Situating Intergenerational Trauma in the Educational Journey


  • Rainey Gaywsh University of Manitoba Extended Education
  • Elaine Mordoch University of Manitoba



intergenerational trauma, post-secondary education, trauma-informed education


The impact of trauma on learning in post-secondary institutions is largely ignored. However, recent studies on how Aboriginal people experience mental health issues are bringing attention to Aboriginal students’ experiences of intergenerational trauma (IGT). IGT occurs when the maladaptive effects of an original trauma experience, such as historic trauma inclusive of Indian Residential Schools (IRS), results in unhealthy effects on the first generation being passed down to the next generation or multiple generations. Given the lengthy history of collective historic trauma experienced by Aboriginal people, it is reasonable to expect that Aboriginal students’ learning is affected by IGT. As post-secondary educators, we engaged a limited study to further our knowledge of the impact of IGT on Aboriginal students. We were puzzled by Aboriginal students’ attrition within university programs—students we believed who were more than capable of success. We chose to explore this issue from the perspective of trauma-informed education principles (Mordoch & Gaywish, 2011). Building on past work, this qualitative study explores how IGT affects the educational journeys of Aboriginal students. A conceptual framework based on an Anishinabe teaching of Four Lodges (directional)—Talking, Planning, Teaching, and Healing—guided our research. The researchers formulated questions for each Lodge to frame our research on how IGT is understood by students enrolled in select programs for mature Indigenous students. We asked about the effects of IGT in the classroom and the resultant problems students face in their educational journey. Sixteen Indigenous students, 10 instructors, and nine administrators employed in Aboriginal focus or access programs for at least three years participated in semi-structured interview conversations. Findings reflect their perceptions of the interplay between IGT and educational experiences and potential strategies to redress resultant issues.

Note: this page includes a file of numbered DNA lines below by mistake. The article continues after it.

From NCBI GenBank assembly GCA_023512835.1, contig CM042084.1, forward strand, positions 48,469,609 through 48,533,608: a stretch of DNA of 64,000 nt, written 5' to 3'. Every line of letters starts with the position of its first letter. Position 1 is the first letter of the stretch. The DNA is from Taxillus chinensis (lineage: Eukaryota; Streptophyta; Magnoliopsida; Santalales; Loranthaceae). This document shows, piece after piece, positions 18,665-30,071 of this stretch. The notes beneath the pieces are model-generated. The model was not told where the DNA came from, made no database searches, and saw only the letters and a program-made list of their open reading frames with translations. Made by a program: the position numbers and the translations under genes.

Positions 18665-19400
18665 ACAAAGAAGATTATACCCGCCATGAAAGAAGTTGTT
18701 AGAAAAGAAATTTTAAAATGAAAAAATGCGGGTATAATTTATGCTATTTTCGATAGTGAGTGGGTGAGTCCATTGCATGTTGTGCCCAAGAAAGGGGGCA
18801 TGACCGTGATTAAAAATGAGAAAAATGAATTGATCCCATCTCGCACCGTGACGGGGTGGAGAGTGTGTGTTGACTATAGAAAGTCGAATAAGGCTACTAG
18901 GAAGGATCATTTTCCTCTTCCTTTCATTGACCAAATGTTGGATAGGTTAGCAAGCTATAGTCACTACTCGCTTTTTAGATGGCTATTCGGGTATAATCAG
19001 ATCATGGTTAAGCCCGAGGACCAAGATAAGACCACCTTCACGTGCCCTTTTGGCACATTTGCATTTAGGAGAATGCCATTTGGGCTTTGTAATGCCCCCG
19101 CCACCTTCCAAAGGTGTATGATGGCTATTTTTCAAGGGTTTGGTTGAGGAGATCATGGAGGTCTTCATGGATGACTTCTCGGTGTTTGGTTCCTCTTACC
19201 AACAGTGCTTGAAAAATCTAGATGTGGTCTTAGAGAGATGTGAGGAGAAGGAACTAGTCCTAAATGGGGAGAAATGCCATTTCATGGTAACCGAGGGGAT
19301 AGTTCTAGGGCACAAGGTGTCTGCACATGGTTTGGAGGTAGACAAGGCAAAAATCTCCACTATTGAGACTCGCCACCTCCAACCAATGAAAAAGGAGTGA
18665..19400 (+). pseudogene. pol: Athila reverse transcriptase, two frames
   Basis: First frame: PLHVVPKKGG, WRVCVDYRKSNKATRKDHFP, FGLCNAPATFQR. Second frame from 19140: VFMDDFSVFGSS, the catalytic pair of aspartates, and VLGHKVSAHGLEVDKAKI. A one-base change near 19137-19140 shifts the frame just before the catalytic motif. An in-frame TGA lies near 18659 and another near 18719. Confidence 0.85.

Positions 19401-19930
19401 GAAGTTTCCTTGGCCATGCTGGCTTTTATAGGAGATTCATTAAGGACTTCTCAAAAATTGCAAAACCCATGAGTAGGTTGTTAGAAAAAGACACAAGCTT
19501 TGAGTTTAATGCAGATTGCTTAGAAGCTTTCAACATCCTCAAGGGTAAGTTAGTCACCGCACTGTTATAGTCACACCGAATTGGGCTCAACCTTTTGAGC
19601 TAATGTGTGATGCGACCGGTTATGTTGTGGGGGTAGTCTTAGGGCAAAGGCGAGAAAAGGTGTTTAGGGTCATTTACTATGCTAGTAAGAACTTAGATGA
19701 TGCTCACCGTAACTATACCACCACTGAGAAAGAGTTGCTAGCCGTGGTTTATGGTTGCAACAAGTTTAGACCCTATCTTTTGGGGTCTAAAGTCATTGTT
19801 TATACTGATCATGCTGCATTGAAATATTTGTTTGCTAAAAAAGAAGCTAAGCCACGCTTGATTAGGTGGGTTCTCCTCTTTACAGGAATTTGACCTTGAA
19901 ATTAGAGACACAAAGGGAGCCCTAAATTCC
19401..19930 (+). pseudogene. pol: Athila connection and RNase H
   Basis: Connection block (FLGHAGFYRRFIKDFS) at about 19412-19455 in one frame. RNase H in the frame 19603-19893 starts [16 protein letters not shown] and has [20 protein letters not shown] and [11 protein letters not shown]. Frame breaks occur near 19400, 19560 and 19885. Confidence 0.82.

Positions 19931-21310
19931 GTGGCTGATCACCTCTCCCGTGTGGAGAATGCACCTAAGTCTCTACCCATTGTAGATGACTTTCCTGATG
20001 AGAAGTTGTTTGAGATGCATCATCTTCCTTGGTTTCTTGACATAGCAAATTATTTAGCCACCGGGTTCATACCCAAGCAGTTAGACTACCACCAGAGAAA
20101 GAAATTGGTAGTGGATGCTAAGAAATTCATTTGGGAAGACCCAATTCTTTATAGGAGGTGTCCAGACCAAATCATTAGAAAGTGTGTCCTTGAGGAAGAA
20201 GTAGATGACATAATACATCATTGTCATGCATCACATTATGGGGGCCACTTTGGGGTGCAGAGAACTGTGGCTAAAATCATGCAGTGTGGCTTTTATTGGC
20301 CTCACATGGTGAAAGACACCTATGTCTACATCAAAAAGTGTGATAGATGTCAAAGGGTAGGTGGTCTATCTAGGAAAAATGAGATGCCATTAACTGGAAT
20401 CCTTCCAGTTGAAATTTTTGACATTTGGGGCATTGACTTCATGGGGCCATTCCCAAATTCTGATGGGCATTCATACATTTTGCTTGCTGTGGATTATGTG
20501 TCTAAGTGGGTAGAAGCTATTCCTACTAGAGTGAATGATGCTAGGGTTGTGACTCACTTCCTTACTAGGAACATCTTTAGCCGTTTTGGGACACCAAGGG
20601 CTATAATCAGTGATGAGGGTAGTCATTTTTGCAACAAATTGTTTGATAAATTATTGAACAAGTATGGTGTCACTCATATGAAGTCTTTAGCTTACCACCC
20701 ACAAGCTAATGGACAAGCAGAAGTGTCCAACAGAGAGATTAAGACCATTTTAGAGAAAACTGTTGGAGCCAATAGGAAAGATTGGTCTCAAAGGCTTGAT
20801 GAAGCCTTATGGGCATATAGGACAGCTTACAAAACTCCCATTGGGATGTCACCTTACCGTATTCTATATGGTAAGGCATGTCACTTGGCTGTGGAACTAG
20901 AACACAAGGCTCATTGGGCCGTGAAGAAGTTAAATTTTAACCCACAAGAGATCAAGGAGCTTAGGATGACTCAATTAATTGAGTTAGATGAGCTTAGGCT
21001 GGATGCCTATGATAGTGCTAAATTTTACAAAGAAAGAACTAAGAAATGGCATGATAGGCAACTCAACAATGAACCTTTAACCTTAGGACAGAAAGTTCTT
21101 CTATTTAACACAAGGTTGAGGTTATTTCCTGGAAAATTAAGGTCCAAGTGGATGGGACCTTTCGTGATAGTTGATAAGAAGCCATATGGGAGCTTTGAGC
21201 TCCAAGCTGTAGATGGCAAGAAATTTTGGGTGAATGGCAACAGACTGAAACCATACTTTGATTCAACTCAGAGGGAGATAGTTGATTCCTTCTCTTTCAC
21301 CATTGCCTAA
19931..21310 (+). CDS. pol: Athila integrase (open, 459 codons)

Keywords: intergenerational trauma; post-secondary education; trauma-informed education

Author Biographies

Rainey Gaywsh, University of Manitoba Extended Education

Dr. Rainey Gaywish, Cree-Anishinabe First Nation scholar and 3rd Degree Midewiwin, is a dual-scholar of Indigenous Knowledge. She  served as an Assistant Professor and Acting Head of Modern Languages at Algoma University, where she was actively involved in developing an Anishinabe Studies degree focused on Anishinabe knowledge traditions and language fluency. She is currently on leave from Aboriginal Focus Programs of University of Manitoba.


Elaine Mordoch, University of Manitoba

Dr. Elaine Mordoch, Associate Professor Nursing, University of Manitoba, teaches and conducts research in psychiatric mental health nursing. She has also taught Counselling Skills in the Aboriginal Focus Program for 16 years. She completed her doctoral work at the University of British Columbia where she studied children’s experiences growing up with a parent with a mental illness. She has a continuing strong interest in promoting the mental health of families living with mental illness. Current research projects are:  Call to Action Suicide Prevention for Indigenous Youth; Understanding Intergenerational Trauma in Education; and Silenced Stories of Vicarious Trauma.


Additional Files